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Trigonometry Worksheets

Triangles have a very unique relationship between their sides and angles. That is why a complete branch of mathematics named trigonometry studies the geometry of triangles. You can use this math to learn many different things about a triangular shape when you have little information on it. Even though trig is underrepresented in the Core Curriculum I thought it to be an important part to the basic math curriculum. I find that Trig makes an appearance in High School Functions and Geometry, but that is about the limit of where it goes. This series of worksheet topics and lessons will help you better understand how to approach this form of mathematics and make sense of it all.

What is Trigonometry?

Ruler, Triangle, Protractor

Like it or not, at some point, you are going to study this branch of mathematics. Where most of us might think of trigonometry as a complicated concept of advanced mathematics, a firm grasp on basics can go a long way. It is basically triangle geometry. The entire focus of study is understanding the relationships between sides and angles of triangles. Triangles are a particularly unique geometric shape because the sum of all the interior angles is always constant and if it contains a right angle, we can delineate the sides and other angles with easy.

Before we jump on to explaining some basic concepts, let us first understand trigonometry with its basic definition. Trigonometry is one of the major concepts that students need to master. It is a blend of geometry and mathematical calculations. When we study trigonometry, we are mainly concerned with the relationships between sides and angles of a triangle.

But don't let 'tri' in trigonometry confuse you. Trigonometry mainly deals with triangles, but it is not limited to triangles. Many geometrical shapes can easily be broken down into triangles and solved by using trigonometry. So, trigonometry can help resolve many other shapes. We have different trigonometric formulae and ratios for figuring out the measurements of angles and sides of triangles.

Basic trigonometric definitions - Some of the basic trigonometric definitions are:

Hypotenuse- it is the longest side of a right-angle triangle, and the side lies opposite to the right angle.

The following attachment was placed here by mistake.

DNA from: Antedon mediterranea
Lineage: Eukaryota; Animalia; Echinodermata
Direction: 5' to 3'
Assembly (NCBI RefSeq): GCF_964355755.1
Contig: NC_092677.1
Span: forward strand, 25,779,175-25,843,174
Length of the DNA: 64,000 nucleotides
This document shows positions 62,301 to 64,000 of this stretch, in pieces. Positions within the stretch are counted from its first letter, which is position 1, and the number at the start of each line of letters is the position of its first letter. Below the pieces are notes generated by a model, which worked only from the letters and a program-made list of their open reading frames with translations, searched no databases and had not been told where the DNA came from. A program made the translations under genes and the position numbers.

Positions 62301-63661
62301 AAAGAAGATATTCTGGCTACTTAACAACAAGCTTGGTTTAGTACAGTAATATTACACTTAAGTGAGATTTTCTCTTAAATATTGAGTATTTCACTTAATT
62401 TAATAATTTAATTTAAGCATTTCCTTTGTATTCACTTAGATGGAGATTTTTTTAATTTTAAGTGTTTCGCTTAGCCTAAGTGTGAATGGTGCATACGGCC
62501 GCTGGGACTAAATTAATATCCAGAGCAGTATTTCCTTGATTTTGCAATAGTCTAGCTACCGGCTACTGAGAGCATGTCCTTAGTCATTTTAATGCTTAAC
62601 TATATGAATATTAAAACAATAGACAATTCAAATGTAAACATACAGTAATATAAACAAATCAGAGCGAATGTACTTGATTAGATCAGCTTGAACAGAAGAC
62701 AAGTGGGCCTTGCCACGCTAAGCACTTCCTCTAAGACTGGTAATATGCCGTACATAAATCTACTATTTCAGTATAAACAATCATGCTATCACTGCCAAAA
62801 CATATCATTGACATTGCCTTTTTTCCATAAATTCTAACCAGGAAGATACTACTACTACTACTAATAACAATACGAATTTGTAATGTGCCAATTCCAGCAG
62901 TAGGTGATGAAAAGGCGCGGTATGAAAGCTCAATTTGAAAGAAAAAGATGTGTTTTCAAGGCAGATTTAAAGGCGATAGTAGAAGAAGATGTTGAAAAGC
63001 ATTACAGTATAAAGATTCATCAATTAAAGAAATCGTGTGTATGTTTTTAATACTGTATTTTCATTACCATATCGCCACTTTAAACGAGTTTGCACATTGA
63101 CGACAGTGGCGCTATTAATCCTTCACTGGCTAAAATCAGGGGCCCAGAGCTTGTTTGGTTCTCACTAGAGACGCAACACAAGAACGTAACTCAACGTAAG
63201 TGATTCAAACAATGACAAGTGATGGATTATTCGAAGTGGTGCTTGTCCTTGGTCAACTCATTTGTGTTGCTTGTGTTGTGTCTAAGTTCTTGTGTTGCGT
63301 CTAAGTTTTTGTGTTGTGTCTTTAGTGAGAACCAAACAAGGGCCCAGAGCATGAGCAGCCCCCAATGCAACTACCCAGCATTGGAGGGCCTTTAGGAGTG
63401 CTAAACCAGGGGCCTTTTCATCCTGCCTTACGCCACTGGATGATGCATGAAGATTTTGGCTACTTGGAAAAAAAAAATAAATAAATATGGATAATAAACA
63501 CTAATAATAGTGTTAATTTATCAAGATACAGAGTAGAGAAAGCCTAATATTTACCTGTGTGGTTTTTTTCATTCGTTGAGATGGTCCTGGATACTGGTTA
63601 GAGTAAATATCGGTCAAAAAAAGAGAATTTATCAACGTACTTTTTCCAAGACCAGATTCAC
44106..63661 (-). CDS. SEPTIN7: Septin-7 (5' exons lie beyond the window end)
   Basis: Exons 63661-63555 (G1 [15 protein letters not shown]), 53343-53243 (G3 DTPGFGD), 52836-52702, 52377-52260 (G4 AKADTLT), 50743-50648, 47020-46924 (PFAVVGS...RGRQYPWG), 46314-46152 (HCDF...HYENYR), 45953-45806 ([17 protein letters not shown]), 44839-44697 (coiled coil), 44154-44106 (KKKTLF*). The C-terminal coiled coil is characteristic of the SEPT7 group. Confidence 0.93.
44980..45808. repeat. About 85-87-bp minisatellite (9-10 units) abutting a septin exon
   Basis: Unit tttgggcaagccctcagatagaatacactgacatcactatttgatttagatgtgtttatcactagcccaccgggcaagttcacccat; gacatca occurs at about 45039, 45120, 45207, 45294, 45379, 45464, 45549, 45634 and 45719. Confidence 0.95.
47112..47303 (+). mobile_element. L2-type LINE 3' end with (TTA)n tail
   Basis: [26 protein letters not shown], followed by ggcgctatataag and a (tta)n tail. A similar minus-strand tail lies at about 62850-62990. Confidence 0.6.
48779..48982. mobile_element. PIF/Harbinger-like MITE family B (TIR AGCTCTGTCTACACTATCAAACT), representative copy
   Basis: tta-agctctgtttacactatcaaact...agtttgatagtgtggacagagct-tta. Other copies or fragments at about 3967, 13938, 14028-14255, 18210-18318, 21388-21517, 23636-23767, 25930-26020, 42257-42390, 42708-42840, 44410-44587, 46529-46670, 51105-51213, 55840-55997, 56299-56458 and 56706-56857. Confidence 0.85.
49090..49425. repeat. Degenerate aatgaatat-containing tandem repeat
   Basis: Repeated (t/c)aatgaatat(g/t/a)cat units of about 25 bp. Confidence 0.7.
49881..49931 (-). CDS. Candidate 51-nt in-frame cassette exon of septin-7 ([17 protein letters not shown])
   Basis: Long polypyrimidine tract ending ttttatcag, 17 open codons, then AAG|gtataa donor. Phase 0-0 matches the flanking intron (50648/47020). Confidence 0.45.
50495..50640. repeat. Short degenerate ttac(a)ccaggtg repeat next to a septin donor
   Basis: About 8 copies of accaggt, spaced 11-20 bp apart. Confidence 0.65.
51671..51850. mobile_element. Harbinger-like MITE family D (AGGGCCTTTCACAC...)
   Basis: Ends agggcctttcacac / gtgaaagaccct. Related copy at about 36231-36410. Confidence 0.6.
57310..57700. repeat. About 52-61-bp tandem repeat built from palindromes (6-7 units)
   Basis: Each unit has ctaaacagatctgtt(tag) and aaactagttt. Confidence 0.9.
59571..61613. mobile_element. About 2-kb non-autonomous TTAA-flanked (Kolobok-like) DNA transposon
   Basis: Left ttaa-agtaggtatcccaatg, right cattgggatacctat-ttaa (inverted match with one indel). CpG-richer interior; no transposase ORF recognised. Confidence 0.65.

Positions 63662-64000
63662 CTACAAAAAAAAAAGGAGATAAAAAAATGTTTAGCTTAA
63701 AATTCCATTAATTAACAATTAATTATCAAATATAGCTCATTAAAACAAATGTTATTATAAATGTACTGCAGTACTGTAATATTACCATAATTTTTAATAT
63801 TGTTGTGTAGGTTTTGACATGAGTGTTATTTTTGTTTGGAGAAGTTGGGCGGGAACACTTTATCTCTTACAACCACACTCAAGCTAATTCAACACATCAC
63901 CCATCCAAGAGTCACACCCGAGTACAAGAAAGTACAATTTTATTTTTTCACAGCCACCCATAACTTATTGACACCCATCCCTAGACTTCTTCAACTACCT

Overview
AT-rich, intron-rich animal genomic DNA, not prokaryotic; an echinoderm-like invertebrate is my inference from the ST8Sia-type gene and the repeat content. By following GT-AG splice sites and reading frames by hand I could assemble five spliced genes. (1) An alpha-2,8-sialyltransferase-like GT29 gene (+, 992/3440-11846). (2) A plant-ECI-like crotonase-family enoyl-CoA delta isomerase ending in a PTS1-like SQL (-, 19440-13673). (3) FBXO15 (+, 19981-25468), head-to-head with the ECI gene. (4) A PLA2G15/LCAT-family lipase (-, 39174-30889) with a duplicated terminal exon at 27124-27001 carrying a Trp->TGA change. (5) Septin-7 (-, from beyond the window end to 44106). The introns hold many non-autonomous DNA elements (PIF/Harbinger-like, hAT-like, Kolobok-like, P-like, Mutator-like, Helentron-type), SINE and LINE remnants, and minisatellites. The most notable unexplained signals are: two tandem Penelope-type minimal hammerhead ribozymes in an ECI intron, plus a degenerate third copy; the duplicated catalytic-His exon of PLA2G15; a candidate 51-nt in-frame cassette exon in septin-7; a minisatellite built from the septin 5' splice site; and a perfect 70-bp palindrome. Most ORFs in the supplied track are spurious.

Opposite- it is the side across from the angle under consideration. Opposite doesn't intersect on the vertex of the angle.

Adjacent- it is the side next to the angle under consideration. Or it is the side other than the hypotenuse that is included in the vertex.

How is Trigonometry Used in The Real World?


There are seriously too many real-world applications to list. This form of math helps us model just about any situation that involves a triangular geometric shape. The obvious application is found in architecture. If you look at many different forms of construction, you will see it evidently used. A triangle forms a strong structure when formed with materials. Look at the shape of roofs of many free-standing structures.

Trigonometry is math that is entirely centered around calculations of a triangle. It is the study of relationships found with in a triangle whether it be an angle, length of a side, or height. It has been around since third century BC when it was established to better understand astronomy and in particular stars and constellations. We will take a look at about a dozen different applications, but we are simply scratching the surface of the potential. You would be amazed at how many different applications a single shape, in this case the triangle, can have to so many different forms of life. You can use it to measure the height of a random flagpole or a national monument, basically anything that is set at a right angle to the ground. Engineers determine the length and even the thickness of wire that used to support bridges and free structures with it. When you are building makeshift bridges, in the wild, guess what type of math comes in plenty handy. It would almost be impossible to build a stable home where everything is level without this form of math.

An architect bases almost all calculations with the use of trigonometry. Everything is based on right angles to maintain a level surface everywhere. It also makes its way into the science of art, in this case music, you can use trigonometric functions to determine the curved representation of sound and evaluate complementary forms of sound.

Being able to calculate the trajectory and flight paths of objects also have a great affinity to triangle geometry as well. This is built into the computers of air traffic controllers. Aeronautical engineers use computer programs based heavily on the use of this math to make more depending and faster planes and jets.

Trigonometry also applies to many different physical phenomena that you may not have realized. Sound engineers design structures to maximize the loudness or softness required by the specifications of the project. As of late, they have been known to work hand-in-hand with architects to design excessively loud sports stadiums. Which are thought to give the home team a greater advantage.

Many products are developed using this basic math set of principles. It helps to determine proper mechanical sizes. It is used often in oceanic and air navigation. With the help of a compass and T-square veteran navigators can get their vessel or aircraft just about anywhere in the world.

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